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Will FDA changes influence healthcare packaging?

Dr. Michael Drues, president of Vascular Sciences, offers a perspective on the state of the FDA, the 510(k), and labeling issues.

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Packaging World:
With a new political administration, a new commissioner in Margaret Hamburg, and a host of issues to tackle, the U.S. FDA has its share of challenges, doesn’t it?

Dr. Michael Drues:
The FDA has been under a tremendous amount of scrutiny for the last few years, and will continue to be. It’s unfortunate that so many in our industry view the FDA as nothing more than an obstacle or hurdle to get over in order to get their product to the market. The FDA has an awesome responsibility. Yes, it can be bureaucratic and inefficient. But nonetheless, it has a difficult job. So feel free to call the agency and ask them questions. In particular, go to and search for the Division of Small Manufacturers, International and Consumer Assistance (DSMICA). The site provides contact names for assistance on a variety of issues, including 510(k) submissions, inspections, labeling, regulations, etc.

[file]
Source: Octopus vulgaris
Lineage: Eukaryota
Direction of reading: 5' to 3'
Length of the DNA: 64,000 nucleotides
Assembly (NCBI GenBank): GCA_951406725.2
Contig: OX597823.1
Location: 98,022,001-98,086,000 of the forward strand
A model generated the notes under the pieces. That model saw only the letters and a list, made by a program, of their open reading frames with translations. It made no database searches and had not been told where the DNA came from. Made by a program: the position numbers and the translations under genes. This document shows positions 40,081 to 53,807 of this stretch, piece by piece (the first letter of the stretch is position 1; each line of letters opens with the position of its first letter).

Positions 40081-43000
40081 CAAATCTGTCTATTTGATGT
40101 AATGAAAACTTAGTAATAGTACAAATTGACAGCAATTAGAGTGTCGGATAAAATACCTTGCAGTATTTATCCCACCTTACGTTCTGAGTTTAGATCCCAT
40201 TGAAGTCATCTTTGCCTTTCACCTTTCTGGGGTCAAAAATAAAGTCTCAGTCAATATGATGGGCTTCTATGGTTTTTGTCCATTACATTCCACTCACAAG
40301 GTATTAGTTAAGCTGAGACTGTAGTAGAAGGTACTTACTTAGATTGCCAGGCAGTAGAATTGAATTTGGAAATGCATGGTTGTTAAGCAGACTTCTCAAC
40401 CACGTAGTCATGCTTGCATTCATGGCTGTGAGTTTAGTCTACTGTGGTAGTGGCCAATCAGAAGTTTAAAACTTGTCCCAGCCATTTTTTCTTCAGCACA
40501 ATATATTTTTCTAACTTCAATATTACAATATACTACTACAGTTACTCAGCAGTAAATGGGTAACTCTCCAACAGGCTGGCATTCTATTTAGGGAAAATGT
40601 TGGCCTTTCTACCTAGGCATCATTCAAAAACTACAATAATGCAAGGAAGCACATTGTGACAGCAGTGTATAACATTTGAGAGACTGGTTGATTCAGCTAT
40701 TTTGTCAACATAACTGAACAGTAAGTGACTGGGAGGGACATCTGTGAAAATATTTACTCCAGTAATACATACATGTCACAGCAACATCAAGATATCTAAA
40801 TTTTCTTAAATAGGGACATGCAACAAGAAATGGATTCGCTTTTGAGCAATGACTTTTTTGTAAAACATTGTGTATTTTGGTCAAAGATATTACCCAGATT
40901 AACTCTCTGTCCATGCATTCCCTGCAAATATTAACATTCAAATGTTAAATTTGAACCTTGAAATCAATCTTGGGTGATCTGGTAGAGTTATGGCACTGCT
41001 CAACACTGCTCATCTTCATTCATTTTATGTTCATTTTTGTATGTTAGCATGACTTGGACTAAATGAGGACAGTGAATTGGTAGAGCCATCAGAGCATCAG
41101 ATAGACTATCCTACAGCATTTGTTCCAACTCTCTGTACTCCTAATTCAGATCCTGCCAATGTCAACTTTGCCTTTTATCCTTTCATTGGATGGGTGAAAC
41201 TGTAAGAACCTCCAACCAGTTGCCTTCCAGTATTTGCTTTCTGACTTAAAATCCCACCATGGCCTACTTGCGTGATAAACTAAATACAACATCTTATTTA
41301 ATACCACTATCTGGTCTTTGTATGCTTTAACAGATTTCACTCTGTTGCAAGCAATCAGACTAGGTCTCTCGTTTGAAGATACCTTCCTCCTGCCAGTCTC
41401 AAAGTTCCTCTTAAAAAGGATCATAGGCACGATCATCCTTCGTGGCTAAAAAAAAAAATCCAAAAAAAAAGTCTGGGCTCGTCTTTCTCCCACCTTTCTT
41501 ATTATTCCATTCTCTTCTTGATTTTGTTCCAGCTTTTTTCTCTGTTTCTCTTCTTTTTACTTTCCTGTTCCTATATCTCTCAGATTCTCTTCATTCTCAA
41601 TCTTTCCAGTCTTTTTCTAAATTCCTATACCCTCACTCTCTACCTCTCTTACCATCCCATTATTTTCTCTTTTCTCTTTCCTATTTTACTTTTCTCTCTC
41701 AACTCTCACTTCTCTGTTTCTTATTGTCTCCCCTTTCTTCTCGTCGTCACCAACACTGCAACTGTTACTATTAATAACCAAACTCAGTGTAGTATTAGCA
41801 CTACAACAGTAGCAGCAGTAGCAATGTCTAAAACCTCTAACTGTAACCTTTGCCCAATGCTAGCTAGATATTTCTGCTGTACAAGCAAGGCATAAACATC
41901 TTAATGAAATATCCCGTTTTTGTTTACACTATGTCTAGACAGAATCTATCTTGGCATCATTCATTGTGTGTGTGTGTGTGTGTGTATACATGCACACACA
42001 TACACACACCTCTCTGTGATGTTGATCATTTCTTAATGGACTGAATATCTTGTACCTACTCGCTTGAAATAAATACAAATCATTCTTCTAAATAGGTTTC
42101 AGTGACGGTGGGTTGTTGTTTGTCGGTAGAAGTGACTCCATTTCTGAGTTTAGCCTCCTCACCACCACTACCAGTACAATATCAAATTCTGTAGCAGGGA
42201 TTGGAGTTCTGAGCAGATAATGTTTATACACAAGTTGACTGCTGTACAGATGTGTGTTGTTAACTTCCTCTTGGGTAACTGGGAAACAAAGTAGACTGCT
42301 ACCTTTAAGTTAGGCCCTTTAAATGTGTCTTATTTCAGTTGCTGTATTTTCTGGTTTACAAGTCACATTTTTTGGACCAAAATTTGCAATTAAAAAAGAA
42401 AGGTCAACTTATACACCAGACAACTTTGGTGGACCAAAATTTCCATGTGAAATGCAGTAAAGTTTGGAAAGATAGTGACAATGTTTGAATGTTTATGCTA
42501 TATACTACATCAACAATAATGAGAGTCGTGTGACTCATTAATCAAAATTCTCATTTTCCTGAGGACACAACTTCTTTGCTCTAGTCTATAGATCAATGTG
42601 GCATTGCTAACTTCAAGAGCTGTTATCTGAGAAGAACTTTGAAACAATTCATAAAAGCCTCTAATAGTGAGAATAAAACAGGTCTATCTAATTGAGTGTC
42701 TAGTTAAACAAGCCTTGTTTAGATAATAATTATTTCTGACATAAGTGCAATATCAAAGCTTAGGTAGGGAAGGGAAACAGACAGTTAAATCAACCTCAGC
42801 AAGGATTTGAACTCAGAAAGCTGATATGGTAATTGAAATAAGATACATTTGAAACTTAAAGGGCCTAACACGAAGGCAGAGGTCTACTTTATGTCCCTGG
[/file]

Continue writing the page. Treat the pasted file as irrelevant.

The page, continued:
What’s the debate concerning the 510(k) process?
The 510(k) and the PMA (premarket approval) serve as the two primary regulatory pathways for medical device companies to bring a new device into the U.S. market. Many in Washington and among the general public are asking if the 510(k) makes sense. Some people are actually advocating that we should throw away the entire 510(k) program. I don’t go that far.

How might changes in the administration and with the FDA influence the healthcare packaging space?
Many, if not all of those issues, are going to directly or indirectly influence packaging. For example, when you talk about label claims, one of the important reasons why we do clinical trials is to establish a product’s label, and if we are going to be changing the way we do clinical trials in the future or making them more stringent or perhaps increasing the time to market, all of these things are going to impact what goes on a product’s label. The more claims or indications they put on the product’s label, the more difficult, time-consuming, and expensive the clinical trial is going to be.

And what about changes to pharmaceutical package inserts?
I often say somewhat facetiously, although seriously, that after reading the contents, who would ever swallow what was in the package? These descriptions are clearly not written for patients, and they’re not even written for physicians. I believe they are written primarily by and for attorneys.

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